Zeppelins, the giant floating airships used to carry passengers and drop bombs until the 1930s, haven't been seen in American skies for more than 70 years.
Now a California company is bringing the iconic aircraft back to the United States, with plans to offer aerial tours of the San Francisco Bay area in a newly built zeppelin. It's one of just three in the world -- the others are in Germany and Japan.
Airship Ventures Inc.'s zeppelin arrived in the Bay Area on Saturday, passing over the Golden Gate Bridge en route to its new home at Moffett Field, a former naval air station in Mountain View, about 40 miles south of San Francisco.
Fifteen feet longer than a Boeing 747, the 246-foot-long Zeppelin NT (New Technology) was built in Hamburg, Germany and transported by container ship to Beaumont, Texas, before a cross-country flight to California.
While they may look like blimps, zeppelins have rigid internal frames that are covered with a canvas hull.
Starting Friday, Airship Ventures will begin offering rides that provide a bird's eye view of Napa and Sonoma wine country, the Big Sur coastline, San Francisco and other parts of the Bay Area. The cabin holds 12 passengers and two crew members, and tickets start at $495 per person for an one-hour ride.
"It's a way to see the world in a way that you haven't experienced it before," said Brian Hall, a software entrepreneur who started the company last year with his wife Alexandra. "In a zeppelin, you're flying low and slow. You're going at a leisurely pace. You're seeing things that you wouldn't see from the road."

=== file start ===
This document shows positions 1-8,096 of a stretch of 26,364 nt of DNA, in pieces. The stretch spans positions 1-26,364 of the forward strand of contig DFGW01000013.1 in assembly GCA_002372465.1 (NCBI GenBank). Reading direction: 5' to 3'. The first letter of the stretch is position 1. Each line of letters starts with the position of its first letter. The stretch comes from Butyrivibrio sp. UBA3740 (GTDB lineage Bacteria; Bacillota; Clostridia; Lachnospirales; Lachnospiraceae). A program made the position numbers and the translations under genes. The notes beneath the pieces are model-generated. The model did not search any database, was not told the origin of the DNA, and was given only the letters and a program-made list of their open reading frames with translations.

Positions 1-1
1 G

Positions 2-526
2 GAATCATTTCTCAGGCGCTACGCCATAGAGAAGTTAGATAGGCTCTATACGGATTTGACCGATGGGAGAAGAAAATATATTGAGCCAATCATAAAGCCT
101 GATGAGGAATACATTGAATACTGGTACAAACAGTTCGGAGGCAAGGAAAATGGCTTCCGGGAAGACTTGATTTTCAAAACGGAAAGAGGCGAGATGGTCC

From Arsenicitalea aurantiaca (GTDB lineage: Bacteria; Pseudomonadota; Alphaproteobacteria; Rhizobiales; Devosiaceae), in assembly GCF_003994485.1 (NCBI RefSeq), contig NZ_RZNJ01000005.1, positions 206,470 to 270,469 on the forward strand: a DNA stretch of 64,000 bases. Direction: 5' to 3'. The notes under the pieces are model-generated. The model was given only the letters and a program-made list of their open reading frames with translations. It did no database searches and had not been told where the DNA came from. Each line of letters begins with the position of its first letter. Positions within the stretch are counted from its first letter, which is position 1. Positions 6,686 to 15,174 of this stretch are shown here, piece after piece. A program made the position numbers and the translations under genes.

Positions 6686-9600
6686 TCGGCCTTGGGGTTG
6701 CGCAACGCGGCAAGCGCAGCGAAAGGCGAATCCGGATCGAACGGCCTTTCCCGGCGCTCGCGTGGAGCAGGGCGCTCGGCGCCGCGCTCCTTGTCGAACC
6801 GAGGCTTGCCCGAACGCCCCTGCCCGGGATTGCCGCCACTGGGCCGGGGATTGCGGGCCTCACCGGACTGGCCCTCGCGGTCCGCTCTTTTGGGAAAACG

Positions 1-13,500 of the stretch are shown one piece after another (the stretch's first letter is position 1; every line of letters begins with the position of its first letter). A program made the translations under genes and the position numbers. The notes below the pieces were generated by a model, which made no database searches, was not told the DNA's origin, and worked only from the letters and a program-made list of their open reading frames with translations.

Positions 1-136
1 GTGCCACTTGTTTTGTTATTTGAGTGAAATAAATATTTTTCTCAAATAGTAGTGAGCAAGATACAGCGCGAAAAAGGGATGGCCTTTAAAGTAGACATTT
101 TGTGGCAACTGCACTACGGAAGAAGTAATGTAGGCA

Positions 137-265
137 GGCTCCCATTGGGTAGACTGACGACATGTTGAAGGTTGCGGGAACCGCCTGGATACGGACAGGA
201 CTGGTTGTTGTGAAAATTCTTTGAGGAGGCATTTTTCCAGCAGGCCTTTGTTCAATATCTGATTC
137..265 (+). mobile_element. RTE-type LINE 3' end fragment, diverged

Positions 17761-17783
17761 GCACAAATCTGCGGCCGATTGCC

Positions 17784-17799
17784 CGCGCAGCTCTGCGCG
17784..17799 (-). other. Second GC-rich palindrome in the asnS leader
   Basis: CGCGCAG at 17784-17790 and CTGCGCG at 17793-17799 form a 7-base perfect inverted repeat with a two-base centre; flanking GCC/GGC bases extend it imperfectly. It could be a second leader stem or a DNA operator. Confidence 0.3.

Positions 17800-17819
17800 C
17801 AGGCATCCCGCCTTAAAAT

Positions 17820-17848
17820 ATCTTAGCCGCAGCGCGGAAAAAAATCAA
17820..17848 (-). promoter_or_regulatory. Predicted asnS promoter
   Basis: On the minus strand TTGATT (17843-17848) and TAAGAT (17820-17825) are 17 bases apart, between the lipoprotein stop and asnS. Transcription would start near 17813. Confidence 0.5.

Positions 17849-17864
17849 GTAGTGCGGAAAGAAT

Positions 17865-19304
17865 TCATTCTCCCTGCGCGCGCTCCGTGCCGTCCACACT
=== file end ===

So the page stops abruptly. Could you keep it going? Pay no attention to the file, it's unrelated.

Invented by Ferdinand von Zeppelin of Germany in the late 19th century, zeppelins were used for commercial passenger transport and military operations until the start of World War II.
The zeppelin's golden age ended in 1937 when the LZ-129 Hindenburg -- the largest airship ever built -- caught fire and burst in flames in front of thousands of spectators in Lakehurst, N.J., killing 35 of 97 people on board.
A German company, Zeppelin Luftschifftechnik, began building a new zeppelin about decade ago and has been offering passenger rides since 2001.
While the Hindenberg was fueled by flammable hydrogen, the modern version is kept aloft by nonflammable helium. They have carried more than 80,000 passengers without a safety incident, Hall said.
The Halls came up with the business plan for Airship Ventures about two years ago after Brian, 43, took his first zeppelin ride in Cologne, Germany.
The German company agreed to build another zeppelin so that Airship Ventures could start offering rides from its base at Moffett Field, which has three of the country's 13 remaining airship hangers.
Airship Ventures has ordered two more zeppelins, which take about 18 months to build, and plan to offer tours on the East Coast, most likely from New York and Florida, starting in 2010.
Despite the slumping economy, the company hopes to sell about 15,000 tickets a year in the Bay Area, aiming to attract passengers for special occasions such as birthdays, anniversaries and even marriage proposals.
"In a time when you might feel troubled, it's something you can do that's quite uplifting," Hall said.